see Eqs. (3.3) and (3.36) of the study by authors of reference [15] which show that {ϵtm,1t2T1} is a martingale difference sequence and that (w¯1w¯T)1ηT=1+op(1) under the integrability assumptions ηT< and Eq[i=1Twi2(X0:t)]<.

ALGORITHM 2
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Algorithm 2. PMCMC at the kth iteration, initialized with θ0f()

 The assumption of a single fully specified HMM in particle filter is often too restrictive in applications since the model parameters are usually unknown and also need to be estimated sequentially from the observed data. A standard method to estimate unknown parameters is to assume a prior distribution for the unknown parameter vector and to use the Markov chain Monte Carlo (MCMC) to estimate the posterior distribution. Authors of reference [15] carried out this method for time-homogeneous Markov chains Xtpθ(|Xt1) for t1 and X0pθ(), with latent states Xt and observations Ytgθ(|Xt), in which θ is an unknown parameter with a prior density function π() with respect to some measure νθ on the parameter space Θ. The posterior density of (θ,X0:T) given Y1:T is proportional to

pT(ϑ,x0:T)=π(ϑ)pϑ(x0)t=1T{pϑ(xt|xt1)gϑ(Yt|xt)}.

PMCMC uses SMC involving M particles (each of which consists of a sampled parameter and state trajectory) at every iteration k to construct an approximation p˜T to pT in a Metropolis–Hastings (MH) MCMC scheme that uses a proposal density f(|θk1) with respect to the measure vθ to the sample θk at the kth iteration, as summarized in Algorithm 2. Chopin et al. (2013, Section 1.2) point out the difficulties in the asymptotic analysis of PMCMC as k becomes infinite. In particular, although the authors of reference [15] have shown that under some strong assumptions, PMCMC converges to a measure in total variation norm as k, for fixed value of M, the limiting measure is not the target posterior distribution of (θ,X0:t). On the other hand, allowing M to approach with k would lead to an analytically intracAlgorithm scheme involving state spaces whose dimensions change with k. Authors of reference [16] propose the SMC2 scheme to target heuristically the posterior distribution of (θ,X0:t) given Y1:t(1tT) as follows. It involves N θ-particles, which we will call “atoms,” and attaches to each atom θ a particle filter that propagates and resamples M particles (state trajectories X0:tm) generated by SMC (as in Algorithm 1 with the given θ). It carries out the MH iterations to determine if a candidate atom is accepted (as in Step (c) of Algorithm 2). For the N atoms θt1,,θtN and their corresponding importance weights at time t generated in this way, if the degeneracy criterion in the study by the author of reference [17] is satisfied, carry out bootstrap resampling of the weighted parameter-particle set to replace it by an unweighted set, but no convergence theory as k is provided. Although MCMC methods with MH iterations are widely used computational tools in Bayesian inference on θΘ that has prior density function with respect to some measure νθ, they do not have convergence rate guarantees in terms of the number of iterations to automate termination of the iterations. On the other hand, if the target density p, which is the posterior density of θ given Y1:t, was known and easy to sample from, then the standard Monte Carlo approximation of μ:=Ep(ψ(θ)) could be carried out by generating i.i.d. θ1,,θN from p()dm and using the sample average μ˜=N1n=1Nψ(θn) to estimate μ. Under the assumption Ep(ψ2(θ))<, the estimated standard error is σ˜N/N, and μ˜±N1/2σ˜Nζ1α/2 is an approximate (1α)-level confidence interval for μ, where σ˜N2=(N1)1n=1N(ψ(θn)μ˜)2 and ζq is the qth quantile of the standard normal distribution. This follows from the classical central limit theorem and is very useful for determining N to ensure μ˜ to be within some prescribed tolerance limit ϵ of μ: N1/2σ˜Nζ1α/2ϵ and has inspired Lai to develop, with his current Ph.D. students Huanzhong Xu, Michael Hongyu Zhu, and former Ph.D. student Hock Peng Chan, the following novel MCMC algorithm which is asymptotically equivalent to the oracle procedure that assumes known target density p and which they call MCMC with sequential state substitutions (MCMC-SS). As in MH, let f be a given function that is proportional to the target density. Let {q(|γ):γΓ} be a family of positive proposal densities with respect to some measure m, where Γ is a convex subset of d. MCMC-SS initializes by choosing γ0Γo and generating νB i.i.d. θ1,01,,θ1,0ν;;θB,01,,θB,0ν from the proposal distribution q(|γ0)dm, thereby forming the B disjoint sets Θb,0={θb,01,,θb,0ν}. At the stage k, it uses the sequential substitution procedure SS(Θb,k,wkb) in Algorithm 3 to update the atom set in the bth block and to assign the weight wi,kb to the ith atom in Θb,k, b=1,,B. MCMC-SS estimates μ=Epψ(θ) by the following equation:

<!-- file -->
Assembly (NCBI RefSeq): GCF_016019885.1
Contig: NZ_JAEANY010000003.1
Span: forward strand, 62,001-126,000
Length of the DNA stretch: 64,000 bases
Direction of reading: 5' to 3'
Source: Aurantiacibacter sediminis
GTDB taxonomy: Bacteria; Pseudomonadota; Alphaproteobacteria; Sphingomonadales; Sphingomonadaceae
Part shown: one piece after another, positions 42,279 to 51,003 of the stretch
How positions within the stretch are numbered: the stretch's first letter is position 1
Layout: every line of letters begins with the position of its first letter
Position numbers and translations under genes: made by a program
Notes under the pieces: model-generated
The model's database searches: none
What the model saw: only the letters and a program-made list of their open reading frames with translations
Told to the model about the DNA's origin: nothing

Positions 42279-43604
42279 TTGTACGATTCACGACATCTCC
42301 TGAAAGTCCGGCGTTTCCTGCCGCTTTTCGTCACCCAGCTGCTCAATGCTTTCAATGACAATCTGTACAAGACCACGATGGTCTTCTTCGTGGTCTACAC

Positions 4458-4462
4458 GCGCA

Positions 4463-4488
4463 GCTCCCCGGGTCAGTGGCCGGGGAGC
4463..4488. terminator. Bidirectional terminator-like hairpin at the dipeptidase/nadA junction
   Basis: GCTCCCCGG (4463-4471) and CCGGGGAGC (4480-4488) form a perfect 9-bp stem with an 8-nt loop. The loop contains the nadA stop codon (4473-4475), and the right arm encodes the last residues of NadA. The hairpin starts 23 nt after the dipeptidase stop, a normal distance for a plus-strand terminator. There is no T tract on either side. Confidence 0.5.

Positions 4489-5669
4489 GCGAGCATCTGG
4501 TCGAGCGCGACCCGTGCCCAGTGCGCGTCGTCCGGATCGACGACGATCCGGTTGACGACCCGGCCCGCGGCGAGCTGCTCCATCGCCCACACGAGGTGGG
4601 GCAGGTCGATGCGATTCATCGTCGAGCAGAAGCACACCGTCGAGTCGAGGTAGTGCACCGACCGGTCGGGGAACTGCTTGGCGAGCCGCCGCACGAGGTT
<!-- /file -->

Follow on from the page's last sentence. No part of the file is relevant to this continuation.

ψ^=1B(Kκ)b=1Bk=κ+1Kψ^b,k, with ψ^b,k=i=1νwi,kbψ(θi,kb)i=1νwi,kb,